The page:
For all of the hype, it’s really funny what happens when you actually just look at the math. What’s more funny is when some tech blogs make statements like, “First of all, YouTube revenue is incremental revenue on top of other revenue.” Well apparently they haven’t spoken to Big Frame about that, unless of course they are suggesting that Big Frame’s primary business (and the creators that work for them) should have day jobs to supplement their revenue from YouTube. You know, jobs like selling t-shirts and touring…
3 thoughts on “So Much For Innovation, YouTuber’s Meet The New Boss…”
Reblogged this on MUSIC • TECHNOLOGY • POLICY.
There are many artists and creators who have no idea how to market themselves, or how to use the tools available to do so. Additionally, an artist in one medium may have no idea how to produce content in another format. So what do these artists do? How does a musician get his music out there if he doesn’t know the first thing about digital distribution?
Not having creative control sucks. At the same time, there is a need for networks such as YouTube to help artists distribute their works. I’m of the DIY set, partly because I’m tech-savvy, having “done my homework, so to speak (having put a great amount of time and effort into learning the tools I need to know to distribute my works). Yet many artists can’t do it all themselves; perhaps they never chose to spend the amount of time into learning how to distribute their works, so they need to pay for expertise in that area. Or perhaps they’re not technologically inclined.
What I’m trying to say is, artists need promoters just as much as promoters need artists. Artists need distribution channels as much as those channels need artists. Artists need Internet radio and YouTube and video producers and image makers — the list goes on and on — just as much as everyone relies on the works of the artists.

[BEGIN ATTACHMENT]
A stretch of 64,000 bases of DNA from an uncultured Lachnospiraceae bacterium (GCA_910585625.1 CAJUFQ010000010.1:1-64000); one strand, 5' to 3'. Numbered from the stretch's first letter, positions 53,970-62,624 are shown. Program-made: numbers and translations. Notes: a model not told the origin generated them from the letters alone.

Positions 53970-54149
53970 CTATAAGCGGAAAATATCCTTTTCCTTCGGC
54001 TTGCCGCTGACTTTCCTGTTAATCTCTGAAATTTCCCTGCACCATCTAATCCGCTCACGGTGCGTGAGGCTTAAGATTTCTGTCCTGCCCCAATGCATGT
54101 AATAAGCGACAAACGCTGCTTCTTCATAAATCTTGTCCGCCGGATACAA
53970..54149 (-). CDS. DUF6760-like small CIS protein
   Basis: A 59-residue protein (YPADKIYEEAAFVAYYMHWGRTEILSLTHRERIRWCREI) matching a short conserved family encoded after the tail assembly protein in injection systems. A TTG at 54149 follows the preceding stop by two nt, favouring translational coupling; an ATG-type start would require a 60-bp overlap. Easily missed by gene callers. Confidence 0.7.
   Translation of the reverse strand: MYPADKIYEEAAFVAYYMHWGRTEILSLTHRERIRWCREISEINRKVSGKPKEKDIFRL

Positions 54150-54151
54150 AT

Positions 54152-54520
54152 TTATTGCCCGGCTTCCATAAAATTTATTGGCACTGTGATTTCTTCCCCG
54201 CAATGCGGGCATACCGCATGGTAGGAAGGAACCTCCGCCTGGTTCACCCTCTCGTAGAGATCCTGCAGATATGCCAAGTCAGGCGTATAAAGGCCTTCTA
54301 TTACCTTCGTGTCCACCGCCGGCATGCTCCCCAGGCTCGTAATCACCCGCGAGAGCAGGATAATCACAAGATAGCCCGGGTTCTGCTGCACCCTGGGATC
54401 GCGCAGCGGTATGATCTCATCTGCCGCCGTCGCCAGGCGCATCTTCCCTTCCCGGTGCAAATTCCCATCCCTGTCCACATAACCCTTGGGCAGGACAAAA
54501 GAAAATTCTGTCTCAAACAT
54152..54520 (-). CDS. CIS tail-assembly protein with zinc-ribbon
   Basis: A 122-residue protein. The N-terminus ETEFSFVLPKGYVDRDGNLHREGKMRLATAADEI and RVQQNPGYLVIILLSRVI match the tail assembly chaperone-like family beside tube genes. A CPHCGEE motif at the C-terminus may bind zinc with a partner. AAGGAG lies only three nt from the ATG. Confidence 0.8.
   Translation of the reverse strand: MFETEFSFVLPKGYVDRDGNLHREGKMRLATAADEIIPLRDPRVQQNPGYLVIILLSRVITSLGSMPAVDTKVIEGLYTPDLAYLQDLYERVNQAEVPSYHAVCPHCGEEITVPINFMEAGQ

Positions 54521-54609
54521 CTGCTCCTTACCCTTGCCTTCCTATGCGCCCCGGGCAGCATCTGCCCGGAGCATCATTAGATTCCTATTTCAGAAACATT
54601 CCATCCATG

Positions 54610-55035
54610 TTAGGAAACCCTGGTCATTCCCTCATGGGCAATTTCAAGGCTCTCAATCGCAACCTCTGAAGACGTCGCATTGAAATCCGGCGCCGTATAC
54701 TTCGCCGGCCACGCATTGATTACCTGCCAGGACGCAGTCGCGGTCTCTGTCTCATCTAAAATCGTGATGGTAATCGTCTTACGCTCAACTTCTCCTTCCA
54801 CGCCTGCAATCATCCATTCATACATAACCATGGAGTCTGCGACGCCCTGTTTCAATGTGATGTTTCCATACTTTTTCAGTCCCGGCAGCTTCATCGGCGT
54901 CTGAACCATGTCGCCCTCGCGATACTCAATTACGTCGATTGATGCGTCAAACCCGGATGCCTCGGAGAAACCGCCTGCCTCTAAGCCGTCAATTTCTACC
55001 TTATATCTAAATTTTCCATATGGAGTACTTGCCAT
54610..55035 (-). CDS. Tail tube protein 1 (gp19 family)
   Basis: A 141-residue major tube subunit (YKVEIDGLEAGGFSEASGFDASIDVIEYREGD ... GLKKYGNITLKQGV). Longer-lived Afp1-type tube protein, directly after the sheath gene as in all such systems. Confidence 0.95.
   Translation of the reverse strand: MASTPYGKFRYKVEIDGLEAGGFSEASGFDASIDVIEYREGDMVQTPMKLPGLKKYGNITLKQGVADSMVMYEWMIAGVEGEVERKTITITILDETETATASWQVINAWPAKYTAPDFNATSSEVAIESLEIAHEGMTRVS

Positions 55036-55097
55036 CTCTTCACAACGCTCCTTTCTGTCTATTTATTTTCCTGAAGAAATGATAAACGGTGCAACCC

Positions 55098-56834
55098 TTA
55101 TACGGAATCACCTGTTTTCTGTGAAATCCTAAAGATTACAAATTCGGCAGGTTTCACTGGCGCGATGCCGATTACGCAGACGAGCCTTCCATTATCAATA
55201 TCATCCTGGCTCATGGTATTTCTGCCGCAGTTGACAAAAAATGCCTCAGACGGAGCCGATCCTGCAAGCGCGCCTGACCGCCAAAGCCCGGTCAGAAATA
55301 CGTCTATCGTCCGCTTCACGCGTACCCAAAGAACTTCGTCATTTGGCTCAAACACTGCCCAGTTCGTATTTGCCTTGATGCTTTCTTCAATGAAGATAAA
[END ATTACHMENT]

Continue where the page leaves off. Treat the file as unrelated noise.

I don’t know if you agree or disagree about the need for this. I respect artists who can do it all, but it seems there are very few do it all and seem satisfied with their level of income, or notoriety, or whatever. (There are a few that are, however, I am happy to report.) If an artist wants to do everything on her own, she needs to understand that her level of success is going to depend on her own perception of “success”. That is, simply continuing to be able to enjoy practicing her craft while just breaking even — that may be a mark of success in her view. For other artists, “success” means wealth, or status, or fame, etc. Very few will achieve wealth or status or fame without letting go of some of their creative control, unfortunately.
Perhaps this is off topic and, OK, it is a bit. But maybe artists need to take some responsibility too for learning as much as they can about the individuals with whom they team up with, particularly before they get too close and certainly before they start signing things.
There are good people out there in “the industry” (whatever that means at this time) but its the nutters who would come up with the infinite contract that we need to be careful of and disarm if you will. Today everyone is an expert and promoter. On our end I think we have to be willing to find out who really is on our side and has some knowledge, who has good intentions but not a lot of know how or bona-fides, who is blowing smoke up our arses and who is downright venomous.
Thx for another informative article. I always learn so much and I am happy to have a source that I know is trustworthy.